Saturday, April 30, 2016

Mallow Plant

4/30/16 ink, colored pencils
A neighbor up the street has an amazing jungle of a garden filled with beautiful exotic plants. On my walk this afternoon, I was attracted to some huge plants near the sidewalk with broad leaves that looked like they were covered with frost. As I sketched one, another neighbor taking a walk came by and told me it’s a mallow plant. I tried Googling for images to see if I could determine the variety, but there are lots of them, apparently. I could just barely see a few tiny spots of yellow where the blooms will be one day soon.

A little less exotic was this Kymco scooter parked on the street. With Texas plates, it must have had a long ride to Seattle!

4/30/16 brush pen, white gel pen

Friday, April 29, 2016

Amazon’s Spheres

4/29/16 inks, colored pencils, Zig marker

Spheres, domes, bubbles, fly eyeballs – they’ve been called many things by locals and tourists alike. (Native “of a certain age” that I am, I can’t help but think of the Bubbleator from the Seattle World’s Fair.) They are definitely a head-turning addition to the north downtown area that is otherwise a canyon of mostly boring, glassy highrises. The spheres are part of Amazon’s brand-new campus of buildings. According to GeekWire, “the unusual buildings will be filled with more than 300 plants, including full-grown trees. It’s designed as a place for Amazon workers to meet, hangout and share ideas.”

After seeing the partially constructed domes in photos and David Chamnesss sketches, I figured I’d better get over there if I wanted to catch them still under construction. Strange as they are, they look quite cool compared to all the ordinary buildings around them. I predict they will be among the most-sketched structures around here in the summer months because they sure are fun to draw! 

Thursday, April 28, 2016

Glass on Creativity

4/28/16 brush pen, gel pen
Ira Glass, producer and host of the radio program This American Life, says something in this one-minute audio clip that explains why I sketch every day (even when I’m not particularly inspired or ambitious).

Wednesday, April 27, 2016

Heads and Faces

4/27/16 charcoal (10-min. pose)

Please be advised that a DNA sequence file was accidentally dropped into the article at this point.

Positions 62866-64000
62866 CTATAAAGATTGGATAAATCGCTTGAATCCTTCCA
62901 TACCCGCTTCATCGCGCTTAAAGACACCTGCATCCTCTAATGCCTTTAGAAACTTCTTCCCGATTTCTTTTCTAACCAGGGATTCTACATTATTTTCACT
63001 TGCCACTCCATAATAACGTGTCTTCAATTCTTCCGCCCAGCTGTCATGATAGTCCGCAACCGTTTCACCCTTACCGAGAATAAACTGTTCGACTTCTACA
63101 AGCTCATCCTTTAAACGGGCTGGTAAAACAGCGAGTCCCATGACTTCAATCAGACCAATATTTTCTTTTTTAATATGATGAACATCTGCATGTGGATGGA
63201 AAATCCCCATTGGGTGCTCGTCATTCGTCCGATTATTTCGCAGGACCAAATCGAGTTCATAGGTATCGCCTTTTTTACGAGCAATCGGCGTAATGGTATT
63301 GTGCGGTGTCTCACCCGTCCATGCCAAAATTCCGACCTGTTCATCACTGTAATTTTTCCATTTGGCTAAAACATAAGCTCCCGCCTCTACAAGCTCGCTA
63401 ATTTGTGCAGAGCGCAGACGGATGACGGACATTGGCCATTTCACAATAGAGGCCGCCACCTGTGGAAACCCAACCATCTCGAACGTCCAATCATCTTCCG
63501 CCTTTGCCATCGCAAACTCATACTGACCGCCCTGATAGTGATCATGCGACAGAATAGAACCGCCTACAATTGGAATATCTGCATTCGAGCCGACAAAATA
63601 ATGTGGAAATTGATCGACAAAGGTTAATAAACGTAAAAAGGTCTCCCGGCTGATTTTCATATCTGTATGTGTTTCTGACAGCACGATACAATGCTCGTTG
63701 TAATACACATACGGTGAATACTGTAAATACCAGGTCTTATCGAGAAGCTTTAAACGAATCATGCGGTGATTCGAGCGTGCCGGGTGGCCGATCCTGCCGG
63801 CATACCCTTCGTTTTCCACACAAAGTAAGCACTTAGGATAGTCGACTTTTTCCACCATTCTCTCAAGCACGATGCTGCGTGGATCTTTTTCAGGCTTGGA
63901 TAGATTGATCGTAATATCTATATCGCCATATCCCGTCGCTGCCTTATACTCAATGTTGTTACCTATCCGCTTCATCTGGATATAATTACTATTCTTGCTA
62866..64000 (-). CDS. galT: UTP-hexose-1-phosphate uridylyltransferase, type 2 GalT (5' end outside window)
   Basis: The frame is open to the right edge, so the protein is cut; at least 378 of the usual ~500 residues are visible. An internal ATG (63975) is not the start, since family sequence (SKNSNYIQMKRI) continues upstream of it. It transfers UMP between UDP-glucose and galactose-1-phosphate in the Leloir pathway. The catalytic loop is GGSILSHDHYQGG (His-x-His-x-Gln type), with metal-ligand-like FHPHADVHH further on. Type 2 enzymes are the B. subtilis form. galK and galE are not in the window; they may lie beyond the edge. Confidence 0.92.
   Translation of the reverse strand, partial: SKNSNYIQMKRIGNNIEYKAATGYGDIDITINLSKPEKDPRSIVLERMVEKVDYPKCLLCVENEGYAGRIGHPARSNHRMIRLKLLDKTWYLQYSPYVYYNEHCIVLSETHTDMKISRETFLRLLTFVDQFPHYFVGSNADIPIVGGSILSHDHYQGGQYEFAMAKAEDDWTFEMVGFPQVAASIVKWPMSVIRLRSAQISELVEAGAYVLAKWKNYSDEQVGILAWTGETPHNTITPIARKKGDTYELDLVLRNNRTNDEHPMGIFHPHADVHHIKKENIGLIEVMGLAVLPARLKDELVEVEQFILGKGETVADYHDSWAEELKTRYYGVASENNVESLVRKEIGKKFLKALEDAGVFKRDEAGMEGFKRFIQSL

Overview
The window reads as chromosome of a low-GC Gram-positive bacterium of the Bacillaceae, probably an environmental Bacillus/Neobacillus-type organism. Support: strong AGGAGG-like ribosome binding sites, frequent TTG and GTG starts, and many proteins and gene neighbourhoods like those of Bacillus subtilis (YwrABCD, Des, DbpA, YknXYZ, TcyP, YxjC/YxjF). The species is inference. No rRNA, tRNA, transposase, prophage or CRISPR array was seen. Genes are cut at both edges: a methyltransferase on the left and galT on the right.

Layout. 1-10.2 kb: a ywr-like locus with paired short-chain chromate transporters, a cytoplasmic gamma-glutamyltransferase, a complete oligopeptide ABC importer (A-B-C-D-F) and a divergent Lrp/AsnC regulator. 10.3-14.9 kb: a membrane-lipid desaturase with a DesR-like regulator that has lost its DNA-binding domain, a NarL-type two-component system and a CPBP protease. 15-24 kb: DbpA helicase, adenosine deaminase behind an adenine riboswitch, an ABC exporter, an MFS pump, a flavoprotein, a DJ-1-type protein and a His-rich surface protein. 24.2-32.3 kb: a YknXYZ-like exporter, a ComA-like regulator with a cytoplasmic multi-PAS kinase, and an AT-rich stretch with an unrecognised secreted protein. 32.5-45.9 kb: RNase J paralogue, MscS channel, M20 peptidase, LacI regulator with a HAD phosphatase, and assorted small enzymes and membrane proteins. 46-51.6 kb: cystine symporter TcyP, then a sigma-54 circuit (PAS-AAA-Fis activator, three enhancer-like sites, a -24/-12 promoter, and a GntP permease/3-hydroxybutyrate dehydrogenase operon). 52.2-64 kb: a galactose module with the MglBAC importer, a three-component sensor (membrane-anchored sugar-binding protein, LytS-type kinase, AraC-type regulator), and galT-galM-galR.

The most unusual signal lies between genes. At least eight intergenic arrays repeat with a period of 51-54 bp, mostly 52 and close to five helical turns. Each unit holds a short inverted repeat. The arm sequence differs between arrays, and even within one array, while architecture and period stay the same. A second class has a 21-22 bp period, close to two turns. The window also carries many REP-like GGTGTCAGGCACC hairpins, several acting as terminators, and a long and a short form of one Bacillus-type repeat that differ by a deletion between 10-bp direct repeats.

Today in Bill Evans’ Quick Sketch class, we practiced drawing a model. He gave several 5-minute demos that were especially informative because he described every mark he made, as he made it, and explained what his intention was with each. I am always impressed by instructors who can articulate what they are doing during demos (I can barely mutter my way through casual conversation while I’m drawing).

While I’ve sketched the full figure often enough in life-drawing sessions, I almost never focus only on the head. Today’s lesson included practicing the portrait in five- and 10-minute poses. I enjoyed making these challenging sketches, and I decided I’d try doing more portraits next time I go to life drawing.

Speaking of portraits, Gabi Campanario passed along a very interesting exercise he learned from Gary Faigin during a recent lecture at Gage about portraiture. As practice for life drawing, Faigin recommends drawing heads and faces from imagination – attempting to make them look like actual people, not generic. As soon as I saw Gabi’s imaginary portraits on Facebook and heard about the exercise, I wanted to try it, too. I think my attempts below are OK as far as not looking generic, but some verge on being cartoonish or caricatures. Still, I had so much fun doing these that I’m going to try this exercise more often. 

4/27/16 inks, brush pen (from imagination)

Tuesday, April 26, 2016

Surprises in Maple Leaf

4/26/16 colored pencils, ink
This afternoon the temperature was just warm enough for a sketchabout in the ‘hood. On the same block of Northeast 85th were two unexpected sights. The first was a small forsythia tree still in blossom – with a slender trunk tied in a knot!

As if that weren’t enough, I walked a few yards east and spotted a bear holding a salmon. I think it may have been a chainsaw-carved sculpture.

Who knew little ol’ Maple Leaf was so full of surprises.

4/26/16 brush pen, gel pen